Over the next few posts I’ll explorer the trojan horse that (I believe) Microsoft is building, including in your living room, your car and on other platforms.
I’m sure many posts have been written about Mesh but I hope to succinctly tell you what direction this could all be going in, as I see it.
I’ve framed this as a trojan horse because Mesh appears to be aimed at the consumer or at least the mobile/home workers. What it could turn into is a great online strategy for Microsoft and a real move to subscription based Windows everywhere!
It has been touted as a great platform for developers but my current feeling is that there will only be a handful of killer apps that can be built on top of this platform as currently explained, and Microsoft could well build those itself. Keep ready this series for the real ISV opportunity…
Mesh was mentioned briefly at the Mix conference, which was a mostly empty delivery of news and rehash of Silverlight news. See the Silverlight tag on this blog for a recap. Announcing Mesh after the Mix may have been a timeline slip, or it may not matter since access to Mesh previews has been heavily limited. Perhaps Microsoft has learned to temper excitement to new ideas… or the timeline slipped…
As currently explained Microsoft Mesh seems to approximate to FolderShare + FeedSync + Remote Desktop + Live Core Services.
Conceptually it’s a set of cloud-based management for shared folders, device membership and a central activity news feed. XP and Vista machines can join your mesh (by installing components on each desktop – with support for other devices coming later), but your mesh starts with one special device up front – a web-based Live Desktop that has 5GB of storage – I’ll come back to this in subsequent posts, but for now think of it as virtual storage only (like Microsoft SkyDrive) with a Explorer-like web interface. The cloud maintains information about notional ‘meshed’ folders that are made real on one or more real device file system and/or the web desktop’s 5GB. A share appears on each device (selected for share) as a folder positioned in the file system by the user.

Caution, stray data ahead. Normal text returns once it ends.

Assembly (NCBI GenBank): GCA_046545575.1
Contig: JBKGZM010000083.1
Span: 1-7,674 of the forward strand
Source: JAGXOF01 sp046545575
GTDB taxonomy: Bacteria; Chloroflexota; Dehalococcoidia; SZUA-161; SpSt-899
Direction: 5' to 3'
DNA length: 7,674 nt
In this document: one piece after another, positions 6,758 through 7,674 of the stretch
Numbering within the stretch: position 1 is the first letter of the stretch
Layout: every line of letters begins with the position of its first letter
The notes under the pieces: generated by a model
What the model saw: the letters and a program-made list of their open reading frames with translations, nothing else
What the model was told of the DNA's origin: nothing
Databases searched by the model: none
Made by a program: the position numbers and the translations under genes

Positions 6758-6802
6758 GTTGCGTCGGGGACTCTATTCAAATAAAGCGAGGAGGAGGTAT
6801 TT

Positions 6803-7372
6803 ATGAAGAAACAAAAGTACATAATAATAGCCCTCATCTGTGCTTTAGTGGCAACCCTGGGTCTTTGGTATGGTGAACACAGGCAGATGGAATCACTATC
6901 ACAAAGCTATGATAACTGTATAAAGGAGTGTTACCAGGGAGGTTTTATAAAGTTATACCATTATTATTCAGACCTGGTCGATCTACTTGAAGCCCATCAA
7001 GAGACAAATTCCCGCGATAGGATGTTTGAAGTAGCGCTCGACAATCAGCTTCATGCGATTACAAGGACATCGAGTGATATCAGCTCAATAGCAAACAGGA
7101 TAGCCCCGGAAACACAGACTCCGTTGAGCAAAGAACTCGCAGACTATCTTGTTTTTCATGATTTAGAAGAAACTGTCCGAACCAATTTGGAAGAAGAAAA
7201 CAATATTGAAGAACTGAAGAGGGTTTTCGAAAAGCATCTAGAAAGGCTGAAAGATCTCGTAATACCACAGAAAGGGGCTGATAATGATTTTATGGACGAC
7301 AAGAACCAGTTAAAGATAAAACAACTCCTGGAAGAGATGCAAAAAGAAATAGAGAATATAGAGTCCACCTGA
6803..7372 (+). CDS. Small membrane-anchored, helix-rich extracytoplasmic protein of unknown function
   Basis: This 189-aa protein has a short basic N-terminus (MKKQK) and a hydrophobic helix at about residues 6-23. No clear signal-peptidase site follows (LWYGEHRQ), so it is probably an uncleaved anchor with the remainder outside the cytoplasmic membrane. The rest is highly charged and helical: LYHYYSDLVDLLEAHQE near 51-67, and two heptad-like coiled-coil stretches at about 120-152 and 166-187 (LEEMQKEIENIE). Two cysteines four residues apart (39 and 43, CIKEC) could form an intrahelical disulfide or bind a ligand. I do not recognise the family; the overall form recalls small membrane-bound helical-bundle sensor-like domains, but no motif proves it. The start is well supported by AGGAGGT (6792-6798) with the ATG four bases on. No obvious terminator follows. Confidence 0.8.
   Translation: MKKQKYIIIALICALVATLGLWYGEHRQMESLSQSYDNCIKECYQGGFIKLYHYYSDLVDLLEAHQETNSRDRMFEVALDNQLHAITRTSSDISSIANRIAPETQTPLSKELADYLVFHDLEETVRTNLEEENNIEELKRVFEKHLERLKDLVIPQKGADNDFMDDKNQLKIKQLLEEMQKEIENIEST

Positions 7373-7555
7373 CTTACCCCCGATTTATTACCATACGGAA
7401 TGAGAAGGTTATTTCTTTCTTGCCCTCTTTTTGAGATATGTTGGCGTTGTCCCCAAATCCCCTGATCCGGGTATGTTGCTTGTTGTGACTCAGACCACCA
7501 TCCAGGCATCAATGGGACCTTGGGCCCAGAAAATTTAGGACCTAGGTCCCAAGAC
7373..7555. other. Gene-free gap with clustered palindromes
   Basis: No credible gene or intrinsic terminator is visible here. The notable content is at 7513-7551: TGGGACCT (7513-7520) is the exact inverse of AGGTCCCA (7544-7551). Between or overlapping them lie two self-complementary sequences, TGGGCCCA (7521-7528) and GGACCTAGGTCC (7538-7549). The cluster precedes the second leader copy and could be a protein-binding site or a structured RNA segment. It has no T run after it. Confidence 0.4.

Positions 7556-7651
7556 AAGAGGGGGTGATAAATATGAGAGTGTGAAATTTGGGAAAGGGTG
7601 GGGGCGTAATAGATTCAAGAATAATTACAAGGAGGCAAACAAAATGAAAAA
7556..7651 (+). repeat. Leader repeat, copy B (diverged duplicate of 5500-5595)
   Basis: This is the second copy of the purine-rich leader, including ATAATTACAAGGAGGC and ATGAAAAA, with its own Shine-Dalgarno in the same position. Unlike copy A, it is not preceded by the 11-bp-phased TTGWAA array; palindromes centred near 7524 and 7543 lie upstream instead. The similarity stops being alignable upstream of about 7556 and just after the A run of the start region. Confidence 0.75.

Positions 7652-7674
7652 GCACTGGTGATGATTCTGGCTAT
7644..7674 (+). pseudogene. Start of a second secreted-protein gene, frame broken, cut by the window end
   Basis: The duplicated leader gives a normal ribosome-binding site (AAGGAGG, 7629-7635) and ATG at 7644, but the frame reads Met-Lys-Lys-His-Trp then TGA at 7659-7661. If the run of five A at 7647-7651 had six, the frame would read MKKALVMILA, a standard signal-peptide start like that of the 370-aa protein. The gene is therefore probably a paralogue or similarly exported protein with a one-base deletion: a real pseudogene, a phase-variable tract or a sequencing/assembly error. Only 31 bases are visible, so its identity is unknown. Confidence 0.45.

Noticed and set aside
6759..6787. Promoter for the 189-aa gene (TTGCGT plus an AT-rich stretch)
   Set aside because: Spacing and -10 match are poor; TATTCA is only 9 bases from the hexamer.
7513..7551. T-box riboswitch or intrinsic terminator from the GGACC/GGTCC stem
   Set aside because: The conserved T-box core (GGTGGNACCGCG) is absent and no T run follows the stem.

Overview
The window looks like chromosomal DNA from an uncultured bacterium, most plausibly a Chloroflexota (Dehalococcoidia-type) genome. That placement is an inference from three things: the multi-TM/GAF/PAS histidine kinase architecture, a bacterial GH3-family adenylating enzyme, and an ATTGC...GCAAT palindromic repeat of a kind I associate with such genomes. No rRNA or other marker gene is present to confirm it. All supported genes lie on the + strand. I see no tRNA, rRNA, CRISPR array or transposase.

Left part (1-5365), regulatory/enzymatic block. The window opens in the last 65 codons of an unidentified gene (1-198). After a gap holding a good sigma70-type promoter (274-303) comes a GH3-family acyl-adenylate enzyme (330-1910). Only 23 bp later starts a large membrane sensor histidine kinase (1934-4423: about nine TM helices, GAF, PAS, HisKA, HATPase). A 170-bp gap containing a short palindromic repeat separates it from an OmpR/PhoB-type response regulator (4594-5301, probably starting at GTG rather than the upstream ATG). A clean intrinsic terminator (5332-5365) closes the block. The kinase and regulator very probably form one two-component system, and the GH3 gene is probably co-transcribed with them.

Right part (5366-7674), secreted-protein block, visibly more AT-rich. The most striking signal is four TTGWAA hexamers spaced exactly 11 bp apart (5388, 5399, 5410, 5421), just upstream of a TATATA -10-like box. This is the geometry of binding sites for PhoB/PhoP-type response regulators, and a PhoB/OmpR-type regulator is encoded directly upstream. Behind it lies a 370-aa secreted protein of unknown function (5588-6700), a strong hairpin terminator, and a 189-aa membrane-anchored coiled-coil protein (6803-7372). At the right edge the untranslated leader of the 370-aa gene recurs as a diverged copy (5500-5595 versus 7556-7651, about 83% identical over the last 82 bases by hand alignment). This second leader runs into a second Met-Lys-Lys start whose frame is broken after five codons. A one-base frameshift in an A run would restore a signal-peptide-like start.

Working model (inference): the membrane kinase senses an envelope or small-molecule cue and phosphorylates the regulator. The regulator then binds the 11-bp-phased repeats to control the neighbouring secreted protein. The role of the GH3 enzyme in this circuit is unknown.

So, once you have devices in a mesh and folders appearing on devices you can start to work on your files on one computer and then pick up that work on another computer. If that’s not good enough or you didn’t put a file into a ‘meshed’ folder then you can remote desktop (with addition of some NAT traversal goodness) to a device to place a file into a ‘meshed’ folder.
This is all very well if you computer is not in power-save, the file is not exclusively locked syncing is up to date, and the internet connection is available for syncing,
Got the idea? No? Check out mesh.com for an introduction at this time.
Read on to more posts in this series…